Beginning in September, DC Comics will relaunch its entire universe — all fifty-two running comic book series — with new number one issues, new character designs, and in some cases, drastic shifts in character origins and line-ups.
These comics will eventually be released in trade paperback. Below is some information to help you figure out which comics to follow and which to buy when they are issued in collections.
Skeptics question just how much reintroducing characters and their origins will draw in new readers. I’d guess not very much, especially since many readers have no idea that such a reboot is in the works (i.e. a significant majority of my library patrons.) Reboots succeed in creating a few fans from folks already frequenting comics shops (and also annoy long-time fans), but I’ve rarely seen such a reintroduction pull in a reader who isn’t already interested in superhero comics. The readers who are eagerly awaiting Craig Thompson’s Habibi or who delight in the gruesome procedural Chew are not going to be won over by shiny new costumes and a bit of new back story. Still, change is good for superhero tales that have gotten mired in relying on hundreds of previous issues for fans to follow along.
This new series list is filled with big name creators: Grant Morrison! Judd Winick! Gail Simone! Geoff Johns! Not to mention the stellar art of folks like Rags Morales, J. H. Williams III, Jim Lee, and Keith Giffen. However, great creators do not a great series make (just take a look at the less than stellar All-Star Batman and Robin for an example of a train wreck.)
On top of the new lineup, familiar imprints are changing their names and shedding titles. We’ll be losing favorites like Superman/Batman (a big hit in my Teen Room to this day), but on the other hand we’re getting another of my teens’ favorites back in relaunching Blue Beetle. The new Static Shock will add another favorite from TV (not to mention a little diversity) to our teen shelves. Wildstorm, an imprint that has produced challenging series over the years including The Authority, Stormwatch, and Ex Machina, is becoming The Edge. Vertigo, the beloved mature readers imprint known from Gaiman’s Sandman, Ennis’s Preacher, and Willingham’s Fables, will be The Dark. Characters that were long considered to exist a step outside the traditional DC Universe, like John Constantine of the Hellblazer series, are being folded into the main universe. Constantine will appear as part of a new team in the series Justice League Dark (which somehow makes me think it’s going to be coated in dark chocolate, which may or may not be a strong selling point.)
For a full rundown of the series and changes, check out the Comics Alliance’s complete list. For a less substantial, but enjoyable look at the costume revamp, check out the same site’s excellent roundtable.
With over fifty potential titles to collect, there’s just no way most libraries can pick them all up. In terms of the age ranges, the new titles are all rated either T (for teen) or T+, for older teens (definitions of age ratings here), so none of these series will be aimed at younger readers.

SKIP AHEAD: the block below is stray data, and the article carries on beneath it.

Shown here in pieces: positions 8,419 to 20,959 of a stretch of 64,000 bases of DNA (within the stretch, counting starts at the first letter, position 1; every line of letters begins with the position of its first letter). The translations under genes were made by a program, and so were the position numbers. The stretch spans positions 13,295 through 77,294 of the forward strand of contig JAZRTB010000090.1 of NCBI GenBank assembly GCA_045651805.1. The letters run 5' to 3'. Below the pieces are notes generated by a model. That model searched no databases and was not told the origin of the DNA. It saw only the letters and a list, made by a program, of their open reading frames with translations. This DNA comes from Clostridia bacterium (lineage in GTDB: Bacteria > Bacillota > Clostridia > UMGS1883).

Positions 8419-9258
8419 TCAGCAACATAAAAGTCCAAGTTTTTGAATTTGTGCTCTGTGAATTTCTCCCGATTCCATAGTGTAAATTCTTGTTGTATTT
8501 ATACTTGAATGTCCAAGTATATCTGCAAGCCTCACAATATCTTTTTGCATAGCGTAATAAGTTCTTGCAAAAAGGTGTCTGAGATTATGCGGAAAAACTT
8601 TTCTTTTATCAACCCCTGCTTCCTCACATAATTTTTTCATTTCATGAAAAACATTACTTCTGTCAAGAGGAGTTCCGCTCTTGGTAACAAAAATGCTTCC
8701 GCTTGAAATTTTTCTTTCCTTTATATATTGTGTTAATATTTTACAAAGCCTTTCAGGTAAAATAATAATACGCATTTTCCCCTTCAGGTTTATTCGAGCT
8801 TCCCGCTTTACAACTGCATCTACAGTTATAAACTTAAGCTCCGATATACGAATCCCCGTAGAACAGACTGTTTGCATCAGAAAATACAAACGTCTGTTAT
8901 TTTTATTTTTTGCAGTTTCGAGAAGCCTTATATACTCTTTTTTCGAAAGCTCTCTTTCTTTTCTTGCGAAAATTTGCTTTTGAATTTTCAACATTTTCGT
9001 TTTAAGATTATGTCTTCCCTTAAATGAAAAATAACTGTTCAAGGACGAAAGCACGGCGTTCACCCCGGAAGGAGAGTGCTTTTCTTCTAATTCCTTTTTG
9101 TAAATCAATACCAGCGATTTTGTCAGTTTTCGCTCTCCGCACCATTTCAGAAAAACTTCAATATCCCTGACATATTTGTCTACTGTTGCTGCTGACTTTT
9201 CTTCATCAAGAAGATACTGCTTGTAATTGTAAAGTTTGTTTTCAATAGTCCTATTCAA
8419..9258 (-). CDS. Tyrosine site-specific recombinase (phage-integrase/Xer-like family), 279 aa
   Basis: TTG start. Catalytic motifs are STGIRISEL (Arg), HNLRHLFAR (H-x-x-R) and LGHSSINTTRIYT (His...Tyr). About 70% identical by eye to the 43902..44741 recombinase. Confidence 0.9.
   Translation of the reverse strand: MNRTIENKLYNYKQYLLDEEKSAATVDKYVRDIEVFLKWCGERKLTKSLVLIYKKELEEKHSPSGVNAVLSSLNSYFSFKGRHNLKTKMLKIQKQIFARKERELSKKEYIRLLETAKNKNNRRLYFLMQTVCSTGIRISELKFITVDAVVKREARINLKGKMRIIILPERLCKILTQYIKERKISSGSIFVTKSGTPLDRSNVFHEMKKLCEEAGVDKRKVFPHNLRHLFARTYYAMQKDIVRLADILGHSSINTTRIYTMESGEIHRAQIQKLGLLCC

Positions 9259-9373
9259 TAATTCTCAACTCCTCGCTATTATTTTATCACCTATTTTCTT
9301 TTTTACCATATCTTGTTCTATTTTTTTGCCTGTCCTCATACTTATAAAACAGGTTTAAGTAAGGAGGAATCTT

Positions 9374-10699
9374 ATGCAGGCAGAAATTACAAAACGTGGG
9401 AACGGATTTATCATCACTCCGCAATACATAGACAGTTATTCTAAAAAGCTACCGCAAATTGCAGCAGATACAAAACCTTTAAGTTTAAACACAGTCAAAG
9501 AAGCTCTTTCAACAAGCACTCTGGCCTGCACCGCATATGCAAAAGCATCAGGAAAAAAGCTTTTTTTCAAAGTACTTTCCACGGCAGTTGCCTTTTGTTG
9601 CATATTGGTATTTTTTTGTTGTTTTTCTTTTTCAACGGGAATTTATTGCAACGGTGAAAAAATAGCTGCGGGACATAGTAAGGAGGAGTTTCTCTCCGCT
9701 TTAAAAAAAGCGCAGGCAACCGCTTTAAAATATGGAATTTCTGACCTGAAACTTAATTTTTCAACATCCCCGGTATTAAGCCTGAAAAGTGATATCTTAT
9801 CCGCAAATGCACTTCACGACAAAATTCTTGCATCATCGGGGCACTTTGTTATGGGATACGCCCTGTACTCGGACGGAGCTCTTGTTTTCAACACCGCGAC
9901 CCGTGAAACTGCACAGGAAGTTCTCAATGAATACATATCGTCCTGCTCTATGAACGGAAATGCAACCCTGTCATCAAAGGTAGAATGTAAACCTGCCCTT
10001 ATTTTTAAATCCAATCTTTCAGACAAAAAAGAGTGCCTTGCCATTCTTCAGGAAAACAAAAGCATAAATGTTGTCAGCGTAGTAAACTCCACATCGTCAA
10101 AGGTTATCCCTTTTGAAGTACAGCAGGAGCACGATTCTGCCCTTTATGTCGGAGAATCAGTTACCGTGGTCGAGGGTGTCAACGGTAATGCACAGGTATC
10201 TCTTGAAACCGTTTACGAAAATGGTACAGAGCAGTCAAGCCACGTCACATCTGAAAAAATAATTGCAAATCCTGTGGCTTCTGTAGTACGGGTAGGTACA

Reactions among the comics industry and blogosphere have been mixed about which series will be worth paying attention to during this change. Action Comics, the series that launched Superman, looks to be strong with Grant Morrison writing and Rags Morales on the art. Batwoman, reinvigorated by the masterful work of J. H. Williams III in Batwoman: Elegy will finally get the ongoing series she richly deserves. Swamp Thing, a title long associated with Alan Moore’s legendary run in the 1980s, should regain new and intriguing life. Jeff Lemire, known for the indie comics Essex County trilogy, will tackle both Animal Man and Frankenstein, Agent of S.H.A.D.E. Wonder Woman, with Brian Azzarello and Cliff Chiang, boasts another promising team taking on one of the best DC superheroines. Genres once common in comics books, westerns and war stories, are being launched as well in the series All-Star Western, Blackhawks, and Sgt. Rock.
The curiosity factor and controversy over bringing Barbara Gordon back as Batgirl makes that series worth picking up. In current continuity, Barbara Gordon has been kicking butt as the Gotham information expert (sure to warm every librarian’s heart) Oracle and has been paraplegic since Alan Moore’s 1998 Batman: The Killing Joke. Taking back her injury and subsequent disability is problematic and, unfortunately, takes away representation from people who so very rarely see themselves in the media, as blogger Andy Khouri points out. Still, fans are willing to wait and see. Simone has a long history Of writing Gordon as both Batgirl and Oracle, and she’s the one to make this work if it’s going to.
Keep a sharp eye out for reviews as these series start their comic book runs from sites like Comics Alliance and Comic Book Resources. Just how long these series will last, and how accomplished they are, will be determined early by fans and reviewers.